LSA Blog

Pursuing Permanency Series #4

Blog Date: 
Monday, August 1, 2016

Part 4: "Preparing Youth for Permanency"

By Natalie Goodnow, LSA Fellow

If you would like to share what your organization is doing on permanency or have questions or a particular permanency focus/subject you wish to see a post on, please email Natalie Goodnow at

What challenges might arise when trying to help a youth achieve permanency, and how can they be overcome? This post looks at how to prepare youth for permanency, whether that means helping them consider the benefits of options other than independent living, unpacking their hesitation about adoption or guardianship, or working to resolve trauma that might create challenges in achieving permanency. As the bulletin “Preparing Children and Youth for Adoption or Other Family Permanency” from the Children’s Bureau notes, “Assessment of children’s readiness for a new permanent family generally focuses on their behavior in foster care, with input from social workers and mental health professionals. Decisions are based on the assumption that children will accept new homes and families once they understand that it is unsafe for them to live at home.” It argues that this is insufficient and more needs to be done to prepare children and youth for “relational and/or legal permanency.”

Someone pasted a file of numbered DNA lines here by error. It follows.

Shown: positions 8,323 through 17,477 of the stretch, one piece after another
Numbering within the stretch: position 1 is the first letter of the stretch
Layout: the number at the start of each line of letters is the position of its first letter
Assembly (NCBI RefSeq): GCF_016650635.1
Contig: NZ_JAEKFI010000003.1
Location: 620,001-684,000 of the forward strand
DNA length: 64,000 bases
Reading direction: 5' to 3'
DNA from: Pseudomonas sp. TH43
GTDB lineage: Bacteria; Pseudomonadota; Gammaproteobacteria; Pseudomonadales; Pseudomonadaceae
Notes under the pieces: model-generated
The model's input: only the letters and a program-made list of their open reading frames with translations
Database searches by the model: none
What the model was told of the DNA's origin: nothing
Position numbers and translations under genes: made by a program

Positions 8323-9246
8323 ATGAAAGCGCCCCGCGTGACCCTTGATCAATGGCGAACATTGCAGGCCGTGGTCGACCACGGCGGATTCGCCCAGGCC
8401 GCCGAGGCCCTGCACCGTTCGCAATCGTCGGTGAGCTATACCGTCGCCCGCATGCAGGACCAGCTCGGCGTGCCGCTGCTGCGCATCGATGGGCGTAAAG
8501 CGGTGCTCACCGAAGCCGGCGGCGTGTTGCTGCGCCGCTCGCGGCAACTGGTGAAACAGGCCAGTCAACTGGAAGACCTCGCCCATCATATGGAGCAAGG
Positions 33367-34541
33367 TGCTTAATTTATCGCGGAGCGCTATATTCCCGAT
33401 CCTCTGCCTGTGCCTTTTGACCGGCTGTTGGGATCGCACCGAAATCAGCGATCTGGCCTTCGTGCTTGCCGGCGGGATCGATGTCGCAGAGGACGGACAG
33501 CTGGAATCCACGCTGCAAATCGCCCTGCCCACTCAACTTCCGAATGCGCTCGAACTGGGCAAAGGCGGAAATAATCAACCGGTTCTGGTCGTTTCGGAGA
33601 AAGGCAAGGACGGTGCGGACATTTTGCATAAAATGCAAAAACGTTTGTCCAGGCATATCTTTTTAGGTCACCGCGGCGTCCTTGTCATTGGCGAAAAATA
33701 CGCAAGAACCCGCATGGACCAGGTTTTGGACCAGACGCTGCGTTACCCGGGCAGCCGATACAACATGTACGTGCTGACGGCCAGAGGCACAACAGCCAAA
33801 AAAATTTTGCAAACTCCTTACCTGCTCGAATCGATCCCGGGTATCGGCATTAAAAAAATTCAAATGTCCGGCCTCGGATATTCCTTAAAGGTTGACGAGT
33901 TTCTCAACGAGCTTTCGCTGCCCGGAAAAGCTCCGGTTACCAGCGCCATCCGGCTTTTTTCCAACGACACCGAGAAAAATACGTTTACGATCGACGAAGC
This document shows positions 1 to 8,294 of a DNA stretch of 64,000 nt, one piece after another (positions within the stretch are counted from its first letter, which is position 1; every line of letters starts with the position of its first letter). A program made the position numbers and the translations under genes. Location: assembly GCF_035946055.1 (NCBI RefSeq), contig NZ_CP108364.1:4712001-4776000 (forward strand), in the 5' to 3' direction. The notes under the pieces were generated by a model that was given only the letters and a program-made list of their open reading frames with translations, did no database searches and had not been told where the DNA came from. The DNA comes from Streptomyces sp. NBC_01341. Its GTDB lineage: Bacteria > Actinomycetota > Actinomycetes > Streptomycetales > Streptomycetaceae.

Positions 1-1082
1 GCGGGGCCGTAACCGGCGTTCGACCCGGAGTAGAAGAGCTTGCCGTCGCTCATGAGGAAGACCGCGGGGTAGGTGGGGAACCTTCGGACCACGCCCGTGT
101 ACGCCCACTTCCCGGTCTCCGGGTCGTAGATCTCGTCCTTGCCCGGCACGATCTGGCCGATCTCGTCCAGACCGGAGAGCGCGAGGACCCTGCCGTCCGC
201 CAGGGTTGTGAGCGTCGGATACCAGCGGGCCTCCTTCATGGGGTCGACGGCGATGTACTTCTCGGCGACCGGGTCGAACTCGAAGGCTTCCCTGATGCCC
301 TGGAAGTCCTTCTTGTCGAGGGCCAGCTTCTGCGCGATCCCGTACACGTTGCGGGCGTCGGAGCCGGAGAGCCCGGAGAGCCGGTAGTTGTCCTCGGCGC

In addition to effectively communicating what permanency entails, there are many ways to help youth have the most smooth and meaningful move to permanency possible. With almost 47,000 children re-entering foster care in 2013, there is clearly a need to better prepare both families and youth so that permanency placements can be as successful as possible.

Why Preparing Youth Matters

Working to make sure that youth not only find a permanent placement, but also that the permanency outcome is actually permanent so youth do not re-enter care is incredibly important. The Children’s Bureau bulletin makes an important observation regarding preparation for permanency: